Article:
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As a comedy/western that came out during the tail end of the "classic Hollywood" era, Cat Ballou is one of the last happy-go-lucky examples of the genre, an inoffensive and light-hearted romp that aims to make the audience walk away with a warm smile. It was made a year after Sergio Leone rewrote the rules of the genre with A Fistful of Dollars. The Italian retooling of the western, coupled with Sam Peckinpah's upcoming ultraviolent take on the genre, violence and cynicism with an operatic tone was about to take over.
Not that there was anything wrong with this change. I'm a huge fan of Peckinpah and spaghetti westerns, and have always thought that a more gruesome approach to the depiction of a period where violence was the primary driving force made more sense. Cat Ballou, on the other hand, was a classic western where the good and bad guys were clearly defined, even though it contained some of the edge that examples of the genre would exploit to a greater degree later on.
Some categorize Cat Ballou as a western parody. I don't think that's the case. With its ruthless skewering of genre tropes, the great Blazing Saddles is a western parody. Cat Ballou fully embraces those tropes to tell the fairly predictable revenge tale about the title character (Jane Fonda), a passionate woman who hires an alcoholic gunslinger named Shelleen (Lee Marvin) to avenge the murder of his father. There are some satirical touches here and there that foreshadow edgier material that was to envelop Hollywood during the years following the films' release, but they are few and far between.
A running gag about Cat's father (John Marley) being convinced that his Native American farmhand (Tom Nardini) is one of the original Israelites, thanks to the teachings of the then recent religion of Mormonism, sneaks in some clever criticism of this theory. There's also an extension of the famous theme from The Man Who Shot Liberty Valance: "When the legend becomes fact, print the legend". Inspired by the dime novels about the many heroic actions of Shelleen, Cat's convinced to hire him, only to find a drunken mess who can't shoot straight unless he's hammered. It's a simple but effective lesson on anticipating the difference between legend and reality.
Otherwise, Cat Ballou is a fairly superficial romp, one that successfully extracts entertainment value from its many physical gags, bookended by Greek chorus-style musical segments by Nat King Cole and Stubby Kaye. The final act of the film really shines as Cat and his gang turn into lovable outlaws in order to get back at the powerful landowners who killed Cat's father. The one problem with this is that the story takes too long to get there. In fact, we're almost at the halfway point when the inciting incident takes place, propelling the characters into tangible and focused action.
The legendary Lee Marvin, playing two characters as the aloof yet loyal Shelleen and the evil henchman Strawn, is the main reason to check out Cat Ballou. His dedication to physical comedy, as he drunkenly wiggles around while trying to shoot anything in sight, infuses the film with endless humor and energy. Fonda, on the other hand, looks visibly bored, as she has to play the "straight man" during most of the film. In fact, Fonda herself stated that she had a hard time with the production, since she had to be the "reasonable" character while other actors got to have fun with their roles. Moving Cat's dive into becoming an outlaw earlier in the story could have helped this obvious handicap.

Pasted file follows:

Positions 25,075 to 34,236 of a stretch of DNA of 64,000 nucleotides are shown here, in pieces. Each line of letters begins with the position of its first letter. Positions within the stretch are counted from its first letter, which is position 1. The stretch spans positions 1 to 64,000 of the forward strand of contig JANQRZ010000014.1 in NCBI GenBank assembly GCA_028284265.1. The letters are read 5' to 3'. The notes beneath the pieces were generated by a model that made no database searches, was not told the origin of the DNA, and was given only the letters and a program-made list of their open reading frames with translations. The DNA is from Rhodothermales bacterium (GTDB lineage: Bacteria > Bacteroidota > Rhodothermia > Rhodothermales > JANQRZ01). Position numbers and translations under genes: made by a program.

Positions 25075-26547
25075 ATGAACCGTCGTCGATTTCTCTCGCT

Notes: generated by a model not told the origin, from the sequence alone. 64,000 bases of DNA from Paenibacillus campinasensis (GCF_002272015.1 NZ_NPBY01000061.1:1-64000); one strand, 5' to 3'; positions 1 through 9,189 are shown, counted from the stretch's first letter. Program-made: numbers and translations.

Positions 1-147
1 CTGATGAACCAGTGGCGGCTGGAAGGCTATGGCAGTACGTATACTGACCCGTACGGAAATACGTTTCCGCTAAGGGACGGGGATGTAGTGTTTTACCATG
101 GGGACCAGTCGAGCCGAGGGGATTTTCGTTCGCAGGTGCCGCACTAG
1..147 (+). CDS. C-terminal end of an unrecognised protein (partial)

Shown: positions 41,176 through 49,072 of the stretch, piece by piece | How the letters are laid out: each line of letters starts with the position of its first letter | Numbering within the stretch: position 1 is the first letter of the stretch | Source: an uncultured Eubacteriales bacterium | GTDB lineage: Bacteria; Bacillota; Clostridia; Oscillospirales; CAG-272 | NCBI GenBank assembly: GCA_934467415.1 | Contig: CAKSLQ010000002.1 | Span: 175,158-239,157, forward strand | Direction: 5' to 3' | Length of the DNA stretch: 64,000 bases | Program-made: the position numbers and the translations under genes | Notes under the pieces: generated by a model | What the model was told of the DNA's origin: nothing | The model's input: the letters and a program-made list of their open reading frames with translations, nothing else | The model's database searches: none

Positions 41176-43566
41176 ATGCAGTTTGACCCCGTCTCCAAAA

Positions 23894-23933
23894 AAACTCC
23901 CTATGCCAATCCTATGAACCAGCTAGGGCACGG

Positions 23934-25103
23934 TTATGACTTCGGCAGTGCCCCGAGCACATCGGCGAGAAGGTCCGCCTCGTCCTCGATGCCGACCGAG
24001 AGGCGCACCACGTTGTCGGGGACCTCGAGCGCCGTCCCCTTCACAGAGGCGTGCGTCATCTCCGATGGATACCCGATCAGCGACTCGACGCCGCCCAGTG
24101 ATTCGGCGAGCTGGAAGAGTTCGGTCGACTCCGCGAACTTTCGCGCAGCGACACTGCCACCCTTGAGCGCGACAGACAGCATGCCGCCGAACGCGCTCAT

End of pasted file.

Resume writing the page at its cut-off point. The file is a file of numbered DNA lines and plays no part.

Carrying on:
As a classic Hollywood western, throwback or not, Cat Ballou sports a colorful and bright look. The 1080p transfer stays very loyal to the film's original look, while providing a clear video presentation without any noticeable video noise. It also sports a healthy amount of grain.
We get two DTS-HD tracks, 5.1 and 2.0. In both of them, Nat King Cole and Stubby Kaye's musical performances come across in a vibrant and clear way. I'm guessing that's the one aspect that fans of the film will look forward to in terms of appreciating the uncompressed sound mix. As far as the dialogue and the sound effects are concerned, the 5.1 track doesn't really add much to the 2.0 presentation as far as surround presence is concerned. Long story short, you'd be perfectly satisfied with either option.
Audio Commentary with Michael Callan and Dwayne Hickman: Two of the principal actors from the film talk loosely about their experiences with the production. The conversation frequently switches to the other projects they were working on at the time, as well as friendly banter about the same roles they were both going for.
Audio Commentary with Film Scholars Eddy Friedfeld, Lee Pfeiffer, and Paul Scrabo: This is the commentary to listen to if you want to learn the most about the film's production and reception.
Lee and Pamela: This 40-minute documentary is a real treat for fans of the great Lee Marvin. Compiled from a series of intimate interviews with Marvin's wife Pamela, as well as footage of personal items from the couple's beautifully rustic home, this is a must see if you're interested in Marvin's life and influences.
The Legend of Cat Ballou: A 12-minute featurette, from the original DVD release, where director Elliot Silverstein briefly goes over the film's production.
We also get a Trailer.
Those who have heard that Cat Ballou is a western parody might be disappointed at how light it is on the parody elements. But if you go into it as a fun enterprise with energetic physical gags, an impressive ensemble cast, and some catchy tunes, you'll have a good time. For established fans of the film, on the other hand, this gorgeous Blu-ray is a must-buy.
Oktay Ege Kozak is a film critic and screenwriter based in Portland, Oregon. He also writes for The Playlist, The Oregon Herald, and Beyazperde.com